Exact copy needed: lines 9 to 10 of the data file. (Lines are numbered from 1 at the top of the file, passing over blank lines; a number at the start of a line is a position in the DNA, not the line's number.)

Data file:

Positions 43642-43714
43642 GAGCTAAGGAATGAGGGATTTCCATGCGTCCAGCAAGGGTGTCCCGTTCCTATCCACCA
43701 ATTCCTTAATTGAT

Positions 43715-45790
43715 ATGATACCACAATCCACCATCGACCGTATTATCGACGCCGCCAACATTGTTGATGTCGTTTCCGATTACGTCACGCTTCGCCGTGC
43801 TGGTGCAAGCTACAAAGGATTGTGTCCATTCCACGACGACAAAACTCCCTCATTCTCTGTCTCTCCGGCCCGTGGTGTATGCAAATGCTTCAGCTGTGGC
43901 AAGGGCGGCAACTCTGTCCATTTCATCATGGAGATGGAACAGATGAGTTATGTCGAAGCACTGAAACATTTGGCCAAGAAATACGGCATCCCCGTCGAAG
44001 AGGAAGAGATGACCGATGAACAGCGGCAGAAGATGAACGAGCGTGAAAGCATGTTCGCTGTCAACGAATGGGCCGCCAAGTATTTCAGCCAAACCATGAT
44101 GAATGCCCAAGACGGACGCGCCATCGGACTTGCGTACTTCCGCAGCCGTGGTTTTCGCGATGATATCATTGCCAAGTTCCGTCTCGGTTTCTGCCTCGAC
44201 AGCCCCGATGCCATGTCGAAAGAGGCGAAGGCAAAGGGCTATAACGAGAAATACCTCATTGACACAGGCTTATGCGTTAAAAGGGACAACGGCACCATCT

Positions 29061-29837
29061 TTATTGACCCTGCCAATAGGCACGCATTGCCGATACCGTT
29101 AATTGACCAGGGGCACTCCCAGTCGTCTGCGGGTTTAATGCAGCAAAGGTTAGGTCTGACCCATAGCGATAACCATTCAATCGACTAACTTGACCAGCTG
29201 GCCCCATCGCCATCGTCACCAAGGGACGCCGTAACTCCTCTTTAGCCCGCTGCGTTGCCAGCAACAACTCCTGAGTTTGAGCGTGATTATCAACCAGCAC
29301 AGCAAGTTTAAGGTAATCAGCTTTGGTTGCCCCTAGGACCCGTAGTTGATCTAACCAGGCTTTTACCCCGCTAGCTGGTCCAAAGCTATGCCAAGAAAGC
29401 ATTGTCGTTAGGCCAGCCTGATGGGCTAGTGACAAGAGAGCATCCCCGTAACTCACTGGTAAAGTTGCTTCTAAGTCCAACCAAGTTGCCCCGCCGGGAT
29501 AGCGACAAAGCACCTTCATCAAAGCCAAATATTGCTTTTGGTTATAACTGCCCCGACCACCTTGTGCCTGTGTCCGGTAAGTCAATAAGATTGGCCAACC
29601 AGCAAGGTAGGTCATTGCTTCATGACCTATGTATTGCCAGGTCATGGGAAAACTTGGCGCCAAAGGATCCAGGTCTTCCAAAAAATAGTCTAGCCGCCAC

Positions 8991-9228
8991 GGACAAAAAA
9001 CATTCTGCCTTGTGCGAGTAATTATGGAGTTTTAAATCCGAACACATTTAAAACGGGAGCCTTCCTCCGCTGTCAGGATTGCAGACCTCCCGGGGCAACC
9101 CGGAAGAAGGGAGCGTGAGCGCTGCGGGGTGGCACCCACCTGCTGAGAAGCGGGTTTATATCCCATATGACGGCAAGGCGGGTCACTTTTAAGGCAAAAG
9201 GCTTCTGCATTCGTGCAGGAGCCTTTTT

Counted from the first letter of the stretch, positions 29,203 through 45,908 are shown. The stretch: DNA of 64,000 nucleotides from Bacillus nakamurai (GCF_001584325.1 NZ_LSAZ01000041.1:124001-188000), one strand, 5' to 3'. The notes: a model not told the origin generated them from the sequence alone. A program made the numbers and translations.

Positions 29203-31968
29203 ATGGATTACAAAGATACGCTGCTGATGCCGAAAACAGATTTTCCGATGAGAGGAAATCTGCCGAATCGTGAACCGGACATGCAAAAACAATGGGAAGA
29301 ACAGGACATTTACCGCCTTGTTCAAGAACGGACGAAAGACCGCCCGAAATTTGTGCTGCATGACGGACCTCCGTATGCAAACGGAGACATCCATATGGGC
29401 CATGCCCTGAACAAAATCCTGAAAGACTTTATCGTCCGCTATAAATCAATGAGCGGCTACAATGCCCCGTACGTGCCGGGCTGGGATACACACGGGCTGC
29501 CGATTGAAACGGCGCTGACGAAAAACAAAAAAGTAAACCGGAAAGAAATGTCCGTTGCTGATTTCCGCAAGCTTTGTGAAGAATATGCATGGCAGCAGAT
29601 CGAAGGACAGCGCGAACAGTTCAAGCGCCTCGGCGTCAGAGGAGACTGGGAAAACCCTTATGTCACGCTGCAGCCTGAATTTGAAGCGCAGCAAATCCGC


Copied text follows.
44101 GAATGCCCAAGACGGACGCGCCATCGGACTTGCGTACTTCCGCAGCCGTGGTTTTCGCGATGATATCATTGCCAAGTTCCGTCTCGGTTTCTGCCTCGAC
44201 AGCCCCGATGCCATGTCGAAAGAGGCGAAGGCAAAGGGCTATAACGAGAAATACCTCATTGACACAGGCTTATGCGTTAAAAGGGACAACGGCACCATCT